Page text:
The NOS and the NRC messages not positive about the concept of the Integrated Care Agreement, which was drawn up by the Ministry of Health, Welfare and Sport in collaboration with all kinds of interest groups in healthcare. It looks like a major stripping of care, argues Bart Collard.
The NOS reports: ‘According to health economists, the agreement will inevitably lead to a cutback in care for the elderly.’ For example, there would be a ‘broader strategy’ that focuses on limiting the influx of patients. But if people need care, then they should get it, right? Why then does the ministry not advocate an increase in the number of healthcare workers? In the words of the NOS: ‘The cabinet does not want even more people to work in care in the future than is currently the case. Care must be prevented from stealing, as it were, scarce personnel from other sectors.’
Chat with a ‘bot’
That is why the ministry wants to ‘slow down the demand for care’. One of the options for limiting the demand for care is the digitization of care. You may soon no longer call the GP assistant, but chat with a so-called bone. In the words of the NRC: ‘In the coming years, people who are ill will more often have to rely on themselves.’ The NRC states that there will be 80 million euros less budget for general practitioners and 600 million euros less for district nurses: ‘Money that was intended for the sector in recent years, but remained on the shelf with health insurers.’
Is ‘alternative care’ being addressed?
The NOS article also mentions an apparently more positive development in the inhibition of care. Minister Ernst Kuipers would like to see medical treatments ‘that scientifically demonstrably do not meet the quality requirements or are ineffective (…) from the basic package of care reimbursed by the health insurer’. That sounds like an end to the many so-called alternative care providers and charlatans that Dutch citizens are now paying for. Or does the minister not dare to burn his fingers on that?
According to the NOS, it is about the question ‘what care you receive from the general practitioner, the hospital, the emergency department and the GGZ’. That doesn’t sound like the alternative care circuit is going to be tackled. And that while health insurers should not reimburse alternative medicine. Not in the basic package, not in additional packages.
‘Alternative’ is a pseudonym for ‘not scientifically substantiated’. This therefore concerns treatments that cost money, usually do not work and in the worst case lead to more medical care due to adverse effects. That is not what the ministry aims to do when it wants to limit care. How does the ministry intend to further test which care can be curbed? ‘Treatments that are labour-intensive, cost a lot of money and have a major impact on the climate and the environment are the first to be tested. If the care does not pass that test, it will be removed from the basic package.’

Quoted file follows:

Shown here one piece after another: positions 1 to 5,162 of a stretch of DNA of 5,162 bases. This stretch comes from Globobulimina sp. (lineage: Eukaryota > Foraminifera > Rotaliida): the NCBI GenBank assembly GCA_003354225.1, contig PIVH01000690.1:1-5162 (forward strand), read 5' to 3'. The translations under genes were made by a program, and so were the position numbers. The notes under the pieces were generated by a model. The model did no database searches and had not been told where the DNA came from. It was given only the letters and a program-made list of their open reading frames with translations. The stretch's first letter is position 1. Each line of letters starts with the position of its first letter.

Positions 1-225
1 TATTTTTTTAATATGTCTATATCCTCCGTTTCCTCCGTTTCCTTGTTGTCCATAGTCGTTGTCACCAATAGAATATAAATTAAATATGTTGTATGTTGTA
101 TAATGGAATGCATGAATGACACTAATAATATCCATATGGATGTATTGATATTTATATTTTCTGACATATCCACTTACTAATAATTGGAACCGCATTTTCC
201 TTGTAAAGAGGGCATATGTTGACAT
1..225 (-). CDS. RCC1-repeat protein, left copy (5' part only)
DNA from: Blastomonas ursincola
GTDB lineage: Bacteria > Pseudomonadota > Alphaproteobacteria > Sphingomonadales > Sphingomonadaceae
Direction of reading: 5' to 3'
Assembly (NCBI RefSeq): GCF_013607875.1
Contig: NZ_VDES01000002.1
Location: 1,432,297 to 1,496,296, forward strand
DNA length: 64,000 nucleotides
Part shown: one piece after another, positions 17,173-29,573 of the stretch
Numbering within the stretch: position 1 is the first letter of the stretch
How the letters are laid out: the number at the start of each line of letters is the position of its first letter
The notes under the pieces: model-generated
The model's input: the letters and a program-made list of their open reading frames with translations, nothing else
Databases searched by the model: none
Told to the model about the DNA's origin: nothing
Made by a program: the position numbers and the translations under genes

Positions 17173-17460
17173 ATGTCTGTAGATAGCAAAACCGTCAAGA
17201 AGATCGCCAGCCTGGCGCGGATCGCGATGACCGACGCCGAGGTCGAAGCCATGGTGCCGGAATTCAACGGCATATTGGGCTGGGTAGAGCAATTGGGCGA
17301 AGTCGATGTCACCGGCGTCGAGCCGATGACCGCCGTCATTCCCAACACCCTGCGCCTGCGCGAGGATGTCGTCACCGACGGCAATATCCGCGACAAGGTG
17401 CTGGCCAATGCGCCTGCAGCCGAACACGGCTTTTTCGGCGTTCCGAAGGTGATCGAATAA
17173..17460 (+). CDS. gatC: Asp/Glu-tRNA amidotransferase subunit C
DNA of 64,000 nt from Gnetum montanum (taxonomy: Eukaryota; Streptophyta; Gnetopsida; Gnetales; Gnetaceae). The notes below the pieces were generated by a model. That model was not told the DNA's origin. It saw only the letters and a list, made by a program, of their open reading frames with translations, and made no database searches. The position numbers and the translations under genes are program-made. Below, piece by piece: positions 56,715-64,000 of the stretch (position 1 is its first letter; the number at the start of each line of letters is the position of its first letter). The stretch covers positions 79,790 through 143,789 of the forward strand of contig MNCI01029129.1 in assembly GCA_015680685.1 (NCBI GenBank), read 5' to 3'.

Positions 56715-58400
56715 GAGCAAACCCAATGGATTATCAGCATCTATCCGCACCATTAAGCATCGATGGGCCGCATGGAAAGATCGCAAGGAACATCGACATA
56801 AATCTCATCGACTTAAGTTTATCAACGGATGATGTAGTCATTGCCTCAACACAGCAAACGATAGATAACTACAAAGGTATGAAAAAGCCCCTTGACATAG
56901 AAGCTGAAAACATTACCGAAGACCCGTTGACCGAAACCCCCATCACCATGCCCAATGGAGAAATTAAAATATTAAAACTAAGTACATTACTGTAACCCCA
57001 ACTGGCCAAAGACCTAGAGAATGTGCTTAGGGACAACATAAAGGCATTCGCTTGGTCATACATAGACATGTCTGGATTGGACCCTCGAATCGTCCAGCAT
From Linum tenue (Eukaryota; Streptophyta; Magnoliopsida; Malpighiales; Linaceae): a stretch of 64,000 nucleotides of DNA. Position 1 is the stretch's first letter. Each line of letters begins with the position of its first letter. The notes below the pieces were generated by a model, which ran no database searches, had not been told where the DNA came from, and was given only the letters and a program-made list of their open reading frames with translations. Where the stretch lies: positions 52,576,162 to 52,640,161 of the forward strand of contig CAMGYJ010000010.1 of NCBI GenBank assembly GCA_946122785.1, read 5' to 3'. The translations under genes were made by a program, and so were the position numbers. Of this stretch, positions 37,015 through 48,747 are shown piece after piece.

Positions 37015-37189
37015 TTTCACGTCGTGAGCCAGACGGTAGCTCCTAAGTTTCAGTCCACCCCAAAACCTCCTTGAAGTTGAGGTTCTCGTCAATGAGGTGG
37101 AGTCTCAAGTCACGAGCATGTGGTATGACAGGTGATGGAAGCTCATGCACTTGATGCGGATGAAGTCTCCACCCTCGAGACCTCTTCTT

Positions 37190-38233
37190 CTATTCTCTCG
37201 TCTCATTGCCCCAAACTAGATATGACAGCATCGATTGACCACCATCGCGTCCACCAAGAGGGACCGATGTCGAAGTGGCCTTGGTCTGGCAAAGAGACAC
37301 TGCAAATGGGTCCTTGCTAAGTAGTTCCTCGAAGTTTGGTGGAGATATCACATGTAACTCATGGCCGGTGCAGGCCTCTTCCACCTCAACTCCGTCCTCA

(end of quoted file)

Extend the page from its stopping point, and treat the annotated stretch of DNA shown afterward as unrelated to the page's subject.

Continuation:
Sobering care is a choice
Professor of Economics of Public Health at the University of Groningen Jochen Mierau states: ‘In order to be able to provide long-term care to the elderly at all, we may have to consciously lower the quality of care.’ So the quality of care will have to fall even further than it already is? Who doesn’t know older people who are tucked away in care homes that hardly look better than prisons? Who is not familiar with the phenomenon that the doctor asks you what you think is wrong and then advises you to take a look?
Xander Koolman, health economist at the Free University, confirms Mierau’s image: ‘But citizens must become aware of this vision of the future. A country spends the money on care that it can spare and not what the population actually needs.’ Is it about what the government can or wants to miss? There is an important difference between them. Capacity is often a matter of priority.
Future care is in jeopardy
It is also becoming increasingly difficult to use the free choice of doctors. Non-contracted care is likely to become more expensive. After all, health insurers would like to work with providers with whom they have contracts. In addition, since 2002, ambulances must be able to reach a hospital within 45 minutes from all places where people live. Minister Kuipers also wants to strip that care, because according to him the standard is ‘not medically substantiated’, the report said NRC.
It is fine to take a critical look at people who claim the care sector on a daily or weekly basis, but who actually do not need care. In addition, it seems to be a good thing to no longer reimburse treatments from alternative medicine. After all, why should you pay more because someone else wants to consult a charlatan?
There is not enough staff in emergency care, but more people are not allowed to work in care. Anyone reading about the concept of the Integrated Care Agreement can only conclude that the future of the Dutch healthcare sector is in doubt and that the Ministry of Health, Welfare and Sport appears to be carrying out a cutbacks order above all. We are waiting for the final agreement, but the draft version is not positive.
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